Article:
I’ve been holding off on this announcement until I finished the paper (mainly to make sure I actually finished it!).
I’ll be speaking at University of Texas at Dallas’ 2nd Annual Project Management Symposium on August 18-19 in Richardson, TX. I’ll be presenting in the Project Management Methods – A (Track 3) on August 18 at 4:40 to 5:40 PM. There are some other very interesting topics being presented…hope mine doesn’t get lost in the shuffle!
The presentation and paper is on an interesting topic (more on that in a few minutes). My co-author, Chad Jordan, and I were able to get some interesting ideas down on paper and get it accepted for presentation at the symposium. At some point I hope to be able to share the paper on this blog (or at least link to it).
The paper is titled “Project Management and the Stockholm Syndrome“.
The abstract is:
Project success in the world of client/vendor relationships hinges on two things: The ability of a project team to plan, manage and deliver results; and the ability to build and maintain relationships. Most project teams understand the pitfalls of delivery but many do not realize that another pitfall is associated with building relationships. For example, what happens when project managers or other team members begin to associate more closely with the client or vendor then with their own organization? This pitfall, which has the same characteristics as the Stockholm Syndrome, can be a significant risk for any project.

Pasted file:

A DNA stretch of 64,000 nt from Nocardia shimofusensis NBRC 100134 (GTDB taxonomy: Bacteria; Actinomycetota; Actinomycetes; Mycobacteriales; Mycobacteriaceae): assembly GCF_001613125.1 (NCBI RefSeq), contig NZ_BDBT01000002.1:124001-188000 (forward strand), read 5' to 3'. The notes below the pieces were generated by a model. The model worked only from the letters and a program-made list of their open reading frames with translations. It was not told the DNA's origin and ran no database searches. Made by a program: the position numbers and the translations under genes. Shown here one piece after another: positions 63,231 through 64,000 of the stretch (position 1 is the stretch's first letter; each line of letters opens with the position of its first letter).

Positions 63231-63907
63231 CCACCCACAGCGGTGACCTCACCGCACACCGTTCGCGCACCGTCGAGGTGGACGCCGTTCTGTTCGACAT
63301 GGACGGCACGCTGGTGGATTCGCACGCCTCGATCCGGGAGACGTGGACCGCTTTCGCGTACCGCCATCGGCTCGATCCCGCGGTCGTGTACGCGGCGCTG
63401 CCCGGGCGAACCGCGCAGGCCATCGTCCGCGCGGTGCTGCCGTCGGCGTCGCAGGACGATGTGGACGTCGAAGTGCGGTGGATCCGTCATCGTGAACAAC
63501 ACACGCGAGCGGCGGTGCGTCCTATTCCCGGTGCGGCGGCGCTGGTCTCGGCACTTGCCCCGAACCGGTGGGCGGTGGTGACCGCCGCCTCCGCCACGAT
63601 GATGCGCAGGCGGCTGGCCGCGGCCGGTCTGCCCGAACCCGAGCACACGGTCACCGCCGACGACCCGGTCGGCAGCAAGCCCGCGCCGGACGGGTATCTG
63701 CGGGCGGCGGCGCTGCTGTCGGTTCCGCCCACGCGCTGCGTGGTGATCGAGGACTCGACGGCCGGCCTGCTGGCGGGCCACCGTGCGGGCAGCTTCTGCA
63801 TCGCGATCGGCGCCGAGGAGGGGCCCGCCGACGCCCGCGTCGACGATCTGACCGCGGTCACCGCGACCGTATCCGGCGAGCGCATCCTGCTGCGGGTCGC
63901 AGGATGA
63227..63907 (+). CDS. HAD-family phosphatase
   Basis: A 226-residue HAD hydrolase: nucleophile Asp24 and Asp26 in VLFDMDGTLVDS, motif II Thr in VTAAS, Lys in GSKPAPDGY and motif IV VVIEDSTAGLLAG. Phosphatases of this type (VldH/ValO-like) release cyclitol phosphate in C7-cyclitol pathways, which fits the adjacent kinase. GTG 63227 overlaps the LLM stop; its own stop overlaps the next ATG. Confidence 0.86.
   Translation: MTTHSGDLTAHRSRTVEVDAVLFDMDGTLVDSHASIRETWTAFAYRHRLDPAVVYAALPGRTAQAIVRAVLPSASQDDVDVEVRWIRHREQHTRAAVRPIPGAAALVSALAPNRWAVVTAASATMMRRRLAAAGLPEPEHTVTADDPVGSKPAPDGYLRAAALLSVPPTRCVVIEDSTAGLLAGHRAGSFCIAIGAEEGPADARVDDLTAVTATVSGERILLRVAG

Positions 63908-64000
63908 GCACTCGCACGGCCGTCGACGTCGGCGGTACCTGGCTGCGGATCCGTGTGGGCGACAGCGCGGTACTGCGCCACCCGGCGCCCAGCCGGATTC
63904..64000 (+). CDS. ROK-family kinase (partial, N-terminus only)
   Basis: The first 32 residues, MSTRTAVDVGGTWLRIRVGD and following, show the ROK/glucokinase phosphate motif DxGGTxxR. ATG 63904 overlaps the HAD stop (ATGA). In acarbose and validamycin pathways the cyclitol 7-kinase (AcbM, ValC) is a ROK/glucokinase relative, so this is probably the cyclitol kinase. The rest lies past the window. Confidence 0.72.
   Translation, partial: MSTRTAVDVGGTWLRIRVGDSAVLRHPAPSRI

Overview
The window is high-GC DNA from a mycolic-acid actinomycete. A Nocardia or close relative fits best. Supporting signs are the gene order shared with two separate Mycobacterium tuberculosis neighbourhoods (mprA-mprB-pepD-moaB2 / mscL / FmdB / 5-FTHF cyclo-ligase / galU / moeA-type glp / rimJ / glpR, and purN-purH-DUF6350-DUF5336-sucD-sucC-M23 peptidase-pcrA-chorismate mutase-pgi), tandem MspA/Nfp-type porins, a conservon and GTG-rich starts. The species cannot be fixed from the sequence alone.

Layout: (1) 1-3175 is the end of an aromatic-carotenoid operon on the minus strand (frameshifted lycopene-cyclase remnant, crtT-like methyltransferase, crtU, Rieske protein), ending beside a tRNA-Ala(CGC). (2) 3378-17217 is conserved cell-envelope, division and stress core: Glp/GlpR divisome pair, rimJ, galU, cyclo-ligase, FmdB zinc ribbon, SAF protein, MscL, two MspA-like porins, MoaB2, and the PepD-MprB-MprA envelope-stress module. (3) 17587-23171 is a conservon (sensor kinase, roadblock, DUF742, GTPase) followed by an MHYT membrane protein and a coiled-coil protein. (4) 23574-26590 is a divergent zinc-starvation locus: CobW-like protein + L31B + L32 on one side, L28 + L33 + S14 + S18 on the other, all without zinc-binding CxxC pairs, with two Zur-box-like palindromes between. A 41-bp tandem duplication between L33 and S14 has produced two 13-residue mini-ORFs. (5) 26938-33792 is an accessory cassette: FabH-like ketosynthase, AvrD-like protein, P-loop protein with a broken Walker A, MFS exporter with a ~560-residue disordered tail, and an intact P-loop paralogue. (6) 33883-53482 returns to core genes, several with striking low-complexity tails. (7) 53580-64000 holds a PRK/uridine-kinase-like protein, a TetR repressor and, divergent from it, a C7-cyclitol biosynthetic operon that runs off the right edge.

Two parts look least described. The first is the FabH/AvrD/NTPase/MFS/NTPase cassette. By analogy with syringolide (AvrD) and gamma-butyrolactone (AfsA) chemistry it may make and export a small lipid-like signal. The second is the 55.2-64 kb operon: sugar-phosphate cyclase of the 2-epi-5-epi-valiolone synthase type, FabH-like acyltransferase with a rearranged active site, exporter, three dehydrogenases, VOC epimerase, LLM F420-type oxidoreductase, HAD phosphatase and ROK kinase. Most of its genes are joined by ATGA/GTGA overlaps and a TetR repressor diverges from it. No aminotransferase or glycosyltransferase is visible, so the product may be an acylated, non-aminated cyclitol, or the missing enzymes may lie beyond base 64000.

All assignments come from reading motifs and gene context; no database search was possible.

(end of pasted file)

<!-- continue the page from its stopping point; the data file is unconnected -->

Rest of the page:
This paper addresses the topic of behaviors similar to the Stockholm Syndrome as applied to project managers and project teams. This is not an in-depth research study into the psychological effects of managing stressful projects and how these stresses might cause a ˜Stockholm Syndrome” effect. The purpose of the paper is to provide an overview on the syndrome and its associated behaviors and give some insights gathered from a real-world project where symptoms similar to the Stockholm Syndrome appeared and how these symptoms were recognized and overcome.
The idea for this paper came about one day when chatting with a former colleague, Gene De Libero. Gene postulated that the affects of stress on project managers might be similar as stresses found in a hostage/captor environment. We discussed the topic some more and decided to work on a research project. That project never really got underway, but Chad and I were able to grind out a paper on the topic.
This particular topic lends itself to future research, which is a good thing considering I’m working on a Doctorate degree